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Politics & Government

Weeks After Maria, FEMA Still Distributing Basic Needs To Puerto Rico

STEVE INSKEEP, HOST:

The Puerto Rico governor, Ricardo Rossello, visits the White House today, so let's check on Puerto Rico's recovery after Hurricane Maria. Michael Byrne coordinates the Federal Emergency Management Agency response in Puerto Rico. He's on a scratchy phone line from San Juan.

Mr. Byrne, welcome to the program.

MICHAEL BYRNE: Hi. Good morning, Steve.

INSKEEP: So there's going to be so much debate about Puerto Rico's recovery today. But let me just ask you - how do you think you're doing?

BYRNE: You know, we're still heavy into the response, you know. I was thinking that I could use a whole bunch of superlatives. This is the largest humanitarian effort in the domestic United States. It's the longest that we've been doing response. And that kind of sums it up. You know, we're still serving 600,000 meals a day and delivering literally millions of liters of water out to the communities.

INSKEEP: So largest and longest response - and yet there is a situation that is so catastrophic that people are able to go online and look up these numbers for themselves. We're almost a month from the hurricane, and only 19 percent of the island has electricity. Only 69 percent have clean water. What do you say to people who hear those numbers and just can't understand?

BYRNE: Well, you know, it's - you know, 190 miles an hour winds just will tear through communities, tear through infrastructure. And that's what we've seen here. You know, I've been over a good part of the island. I've flown over, see major transmission lines knocked to the ground. But you know, the other thing I see is I do start to see signs of coming back, like stores are opening. Gas stations are now - you know, there's no more lines at the gas stations, things like that. But it's a tough road. You know, the people here are tough. But you know, it's going to be a while before we're going to be able to get things back to a real sense of normal.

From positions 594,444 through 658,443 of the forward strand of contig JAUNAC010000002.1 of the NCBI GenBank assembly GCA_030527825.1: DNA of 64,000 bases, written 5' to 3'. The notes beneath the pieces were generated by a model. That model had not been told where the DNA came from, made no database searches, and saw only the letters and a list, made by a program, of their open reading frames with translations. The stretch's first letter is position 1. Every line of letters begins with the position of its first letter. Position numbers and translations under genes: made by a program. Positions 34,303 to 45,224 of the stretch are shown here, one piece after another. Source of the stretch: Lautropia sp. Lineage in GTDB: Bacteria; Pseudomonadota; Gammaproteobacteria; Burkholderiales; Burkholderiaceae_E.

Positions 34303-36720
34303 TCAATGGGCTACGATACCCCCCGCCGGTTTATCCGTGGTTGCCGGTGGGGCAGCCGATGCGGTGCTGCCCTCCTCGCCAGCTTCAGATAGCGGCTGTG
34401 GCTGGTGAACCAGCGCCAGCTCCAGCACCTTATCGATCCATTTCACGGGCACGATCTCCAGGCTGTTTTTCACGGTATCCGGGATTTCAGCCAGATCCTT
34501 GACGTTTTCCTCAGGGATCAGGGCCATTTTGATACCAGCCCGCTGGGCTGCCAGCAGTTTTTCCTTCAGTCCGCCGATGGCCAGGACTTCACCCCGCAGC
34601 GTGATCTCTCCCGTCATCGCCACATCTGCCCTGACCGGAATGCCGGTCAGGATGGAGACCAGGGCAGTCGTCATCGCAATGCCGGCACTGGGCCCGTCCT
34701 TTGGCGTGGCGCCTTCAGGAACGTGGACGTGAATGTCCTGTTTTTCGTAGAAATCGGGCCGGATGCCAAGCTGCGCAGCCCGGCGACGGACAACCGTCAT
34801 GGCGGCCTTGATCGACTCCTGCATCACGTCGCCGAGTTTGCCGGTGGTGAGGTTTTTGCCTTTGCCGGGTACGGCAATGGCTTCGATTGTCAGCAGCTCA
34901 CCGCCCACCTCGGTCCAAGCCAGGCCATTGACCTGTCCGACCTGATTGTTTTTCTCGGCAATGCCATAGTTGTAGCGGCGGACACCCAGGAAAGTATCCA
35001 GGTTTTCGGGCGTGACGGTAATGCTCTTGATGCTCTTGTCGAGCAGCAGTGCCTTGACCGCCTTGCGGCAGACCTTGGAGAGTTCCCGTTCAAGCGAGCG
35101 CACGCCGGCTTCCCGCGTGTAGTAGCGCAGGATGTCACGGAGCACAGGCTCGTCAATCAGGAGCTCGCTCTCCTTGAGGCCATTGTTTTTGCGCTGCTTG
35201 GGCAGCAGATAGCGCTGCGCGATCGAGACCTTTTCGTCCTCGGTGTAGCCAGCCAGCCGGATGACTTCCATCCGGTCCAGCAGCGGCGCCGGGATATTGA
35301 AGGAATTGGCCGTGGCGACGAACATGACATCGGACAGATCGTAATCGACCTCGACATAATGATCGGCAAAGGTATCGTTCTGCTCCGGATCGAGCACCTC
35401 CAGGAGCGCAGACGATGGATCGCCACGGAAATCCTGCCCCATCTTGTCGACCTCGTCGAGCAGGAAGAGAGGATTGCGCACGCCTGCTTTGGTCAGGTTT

INSKEEP: And now let me follow up on those two superlatives you did use; you said largest and longest. In terms of largest - even if it is the largest, is it really large enough? Have enough resources really been committed, given the vastness of the disaster here?

BYRNE: You know, again, the numbers are staggering. I've been doing disaster response a long time. And for me to sit here today, you know, we're over 10 million meals served, you know, that we've handed out. We, you know, literally equal numbers of water. We're turning the corner a little bit. We've got a, you know, a sort of a sense of stability. There's no one who's without, you know. Even the most remote areas we're being able to get into because we have so many helicopters that we're doing airdrops to get in there.

INSKEEP: But are you also thinking a little bit longer term about how a large population is going to be affected by living in these conditions for so long? I just think about numerous news stories about people drinking contaminated drinking water or potentially contaminated drinking water there from hazardous waste sites, wells on EPA Superfund sites. And maybe they'll be fine. Maybe they won't. Are you already having to think about health problems a month from now, six months from now, a year from now that may occur?

BYRNE: You know, we are - you know, we've got - we're looking at things. We have - we're not just looking at things, actually. We're actually doing things. We've got a robust vector control. You know, in the case of mosquitoes, standing water - after it storms - is always a problem. We've got a vector control spraying program that we're going to initiate.